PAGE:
20 March
2013

Press Freedom and Press Responsibility

The Royal Charter being set up in the wake of the Leveson Report marks an end to a period of 300 years in which government did not regulate the press. It is unprecedented in this country’s democratic history and should therefore be approached with great care.

One does not have to look far to find support for a truly free press among the great and the good, and in many ways journalism, unregulated by the state, is in effect an unofficial arm of good government. Where even democratic political parties might see mutual benefit for themselves in stitching up a deal at the expense of the electorate, the press remains at liberty to publish the inconvenient truth that would unseat an elected official or support a statesman whose name has wrongly been tarnished for the sake of personal political gain.

The press has no legislative or coercive power of its own and it has no royal charter exhorting it to ‘inform, ‘educate’ or ‘entertain’. Indeed it should have neither of these things, for in possessing them it would naturally become a part of the national establishment and forfeit its ability to remain completely independent from the state and so be fully able to exercise its critical faculties.

But while the press may be a kind of unofficial arm of good governance, this is a long way from saying it can operate outside of the law. No responsible government could fail to implement measures curbing the activities of journalists, newspapers or television where it was clear that wrongdoing was tolerated in the name of ‘getting the truth out’. Violations of privacy, such as the Leveson Enquiry investigated, are and have long been illegal. Press freedom never extended to allow phone hacking.

In a totalitarian regime one can understand a free press as a legitimate form of political resistance, but not in modern Britain. It is plain that the behaviour of the press has, in recent years, been far from commendable. The reputation of the tabloid press has sunk even lower than it was just five years ago and even the broadsheet newspapers are in danger of turning into an extension of daytime television.

There are no winners in the Royal Charter being established to regulate the British media, except perhaps a few celebrities who resent that their fame has brought with it the unwanted curiosity of some unscrupulous journalists. But it is also plainly true that there were no winners in journalists behaving unscrupulously in the first place. For all the moral pomp of journalistic criticism across the political and editorial spectrum, it is difficult to take what ‘the media’ says without a very large pinch of salt. The credibility of the press has been brought low, but not by government. It has been the media’s own abuses of its freedom that have tarnished its reputation for integrity and, most regrettably, harmed its effectiveness to freely criticise the state. The government’s new Royal Charter is a break from a tradition of liberty that we may live to sorely regret, but more regrettable still has been a gung-ho press with journalists more interested in causing a media sensation than in reporting the truth with accuracy.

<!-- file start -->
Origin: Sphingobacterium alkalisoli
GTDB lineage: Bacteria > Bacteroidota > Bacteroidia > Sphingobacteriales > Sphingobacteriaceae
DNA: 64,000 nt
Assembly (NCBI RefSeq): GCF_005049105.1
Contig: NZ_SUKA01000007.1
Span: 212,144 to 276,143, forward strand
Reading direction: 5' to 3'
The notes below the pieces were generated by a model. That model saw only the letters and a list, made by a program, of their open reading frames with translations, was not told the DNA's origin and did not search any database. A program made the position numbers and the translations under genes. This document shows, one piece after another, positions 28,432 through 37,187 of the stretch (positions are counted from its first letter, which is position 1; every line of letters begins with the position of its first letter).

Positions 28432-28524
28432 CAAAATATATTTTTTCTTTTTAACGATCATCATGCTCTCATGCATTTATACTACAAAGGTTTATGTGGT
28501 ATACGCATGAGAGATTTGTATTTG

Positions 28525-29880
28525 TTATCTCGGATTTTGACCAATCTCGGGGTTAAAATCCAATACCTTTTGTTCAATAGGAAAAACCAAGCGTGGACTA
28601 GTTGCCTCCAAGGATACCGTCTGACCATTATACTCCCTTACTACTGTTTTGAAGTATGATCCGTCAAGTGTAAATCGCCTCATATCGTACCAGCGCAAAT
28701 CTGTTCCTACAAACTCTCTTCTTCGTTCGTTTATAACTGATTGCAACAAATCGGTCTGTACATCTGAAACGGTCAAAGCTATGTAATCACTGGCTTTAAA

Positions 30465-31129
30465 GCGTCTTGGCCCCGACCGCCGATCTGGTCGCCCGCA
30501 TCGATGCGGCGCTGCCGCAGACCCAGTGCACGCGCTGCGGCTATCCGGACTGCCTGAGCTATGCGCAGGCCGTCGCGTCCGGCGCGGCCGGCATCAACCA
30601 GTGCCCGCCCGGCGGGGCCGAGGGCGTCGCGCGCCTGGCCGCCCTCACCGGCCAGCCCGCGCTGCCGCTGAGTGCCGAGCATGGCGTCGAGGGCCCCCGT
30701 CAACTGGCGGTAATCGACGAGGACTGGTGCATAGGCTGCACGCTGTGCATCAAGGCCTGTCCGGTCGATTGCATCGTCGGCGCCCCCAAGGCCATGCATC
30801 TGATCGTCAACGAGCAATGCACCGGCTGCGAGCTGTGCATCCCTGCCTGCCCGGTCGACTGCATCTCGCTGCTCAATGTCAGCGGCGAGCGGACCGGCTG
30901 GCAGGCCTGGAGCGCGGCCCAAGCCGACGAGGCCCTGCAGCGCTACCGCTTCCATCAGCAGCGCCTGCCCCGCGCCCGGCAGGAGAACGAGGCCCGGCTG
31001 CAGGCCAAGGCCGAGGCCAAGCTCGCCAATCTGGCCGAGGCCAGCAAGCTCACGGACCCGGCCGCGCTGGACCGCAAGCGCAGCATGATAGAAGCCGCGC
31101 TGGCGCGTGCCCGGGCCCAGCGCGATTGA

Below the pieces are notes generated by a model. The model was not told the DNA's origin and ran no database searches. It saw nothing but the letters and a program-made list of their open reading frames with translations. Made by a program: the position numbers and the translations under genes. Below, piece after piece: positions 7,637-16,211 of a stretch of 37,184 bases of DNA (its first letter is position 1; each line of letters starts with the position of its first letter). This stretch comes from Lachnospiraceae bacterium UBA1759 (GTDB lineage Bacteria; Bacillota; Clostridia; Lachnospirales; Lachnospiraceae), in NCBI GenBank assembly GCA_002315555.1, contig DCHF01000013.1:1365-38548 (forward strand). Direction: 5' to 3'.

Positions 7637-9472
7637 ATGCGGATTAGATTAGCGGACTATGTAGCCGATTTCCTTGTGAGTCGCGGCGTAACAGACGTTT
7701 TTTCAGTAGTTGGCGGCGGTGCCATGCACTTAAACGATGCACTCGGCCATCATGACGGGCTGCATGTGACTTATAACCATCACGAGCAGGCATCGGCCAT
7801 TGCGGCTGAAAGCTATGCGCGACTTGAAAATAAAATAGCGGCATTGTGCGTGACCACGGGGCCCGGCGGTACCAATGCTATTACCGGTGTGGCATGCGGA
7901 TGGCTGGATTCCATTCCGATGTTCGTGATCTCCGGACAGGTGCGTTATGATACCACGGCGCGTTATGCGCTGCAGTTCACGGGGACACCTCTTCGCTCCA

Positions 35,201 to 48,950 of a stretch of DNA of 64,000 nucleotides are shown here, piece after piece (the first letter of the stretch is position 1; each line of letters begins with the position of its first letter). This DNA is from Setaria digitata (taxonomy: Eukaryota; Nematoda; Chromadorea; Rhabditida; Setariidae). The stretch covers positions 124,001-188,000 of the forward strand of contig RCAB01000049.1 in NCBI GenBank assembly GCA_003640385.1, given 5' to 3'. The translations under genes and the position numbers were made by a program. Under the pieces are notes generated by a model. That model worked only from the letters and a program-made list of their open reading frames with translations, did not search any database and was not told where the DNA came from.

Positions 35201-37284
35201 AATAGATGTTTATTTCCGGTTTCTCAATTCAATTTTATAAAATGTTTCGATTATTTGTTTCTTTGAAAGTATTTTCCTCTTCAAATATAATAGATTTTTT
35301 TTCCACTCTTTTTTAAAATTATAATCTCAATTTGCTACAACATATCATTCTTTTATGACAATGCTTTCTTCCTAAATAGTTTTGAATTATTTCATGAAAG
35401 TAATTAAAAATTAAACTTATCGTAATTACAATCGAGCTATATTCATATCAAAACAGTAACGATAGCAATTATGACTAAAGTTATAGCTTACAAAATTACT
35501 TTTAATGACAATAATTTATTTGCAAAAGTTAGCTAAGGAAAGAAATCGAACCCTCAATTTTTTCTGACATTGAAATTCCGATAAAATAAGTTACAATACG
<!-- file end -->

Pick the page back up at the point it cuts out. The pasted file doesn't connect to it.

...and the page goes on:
2 Responses to Press Freedom and Press Responsibility

Father Peter Farrington says: 21 March 2013 at 12:15 pm

As we slip inexorably towards totalitarianism in the UK and the EU it seems to me that the freedom of the press, not simply the freedom of large newspapers but of all those who publish comment on politics and current affairs, needs to be afforded greater protection and not less. And an increasingly oppressive state should not be expected to provide this protection, it must be claimed and exercised.

I don’t think that regulating the press in any way is a proper response to the relatively few criminal actions which a relatively few journalists have engaged in. There are 40 or 50 of these alleged criminals who have been arrested and charged and will face criminal sanctions for their criminal actions if found guilty.

There was and is no need for these actions to result in the regulation of every website and every newsletter of every small organisation or individual. But that is what the Royal Charter proposes. And an increasingly totalitarian state will use these powers with gusto.

How long will it be, for instance, before it is not permitted to disagree with the Global Warming scam on any UK published or directed site? Not long I warrant. How long will it be before concerns about the scale of immigration into the UK is prohibited from expression also? Not much longer.

This is very dangerous territory indeed. Criminals are already liable to criminal sanction. The intention of any state, as it acquires a life of its own, is always to preserve the security of the state apparatus itself, and this is what we see happening here and now.

If we don’t resist this attempt to silence all manner of voices then we do not deserve to complain later on when we are forbidden to speak.

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thomasmoreinstitute says: 22 March 2013 at 11:27 am

Absolutely, legislation is the wrong response to bad behaviour from journalists, but there should be some kind of response. Legislation is straightforward and takes a fairly short time to implement, but it will probably have some nasty side-effects.

A stronger culture of integrity among journalists (and politicians) would probably be more effective. But this is much more difficult to implement and takes a longer time to develop.

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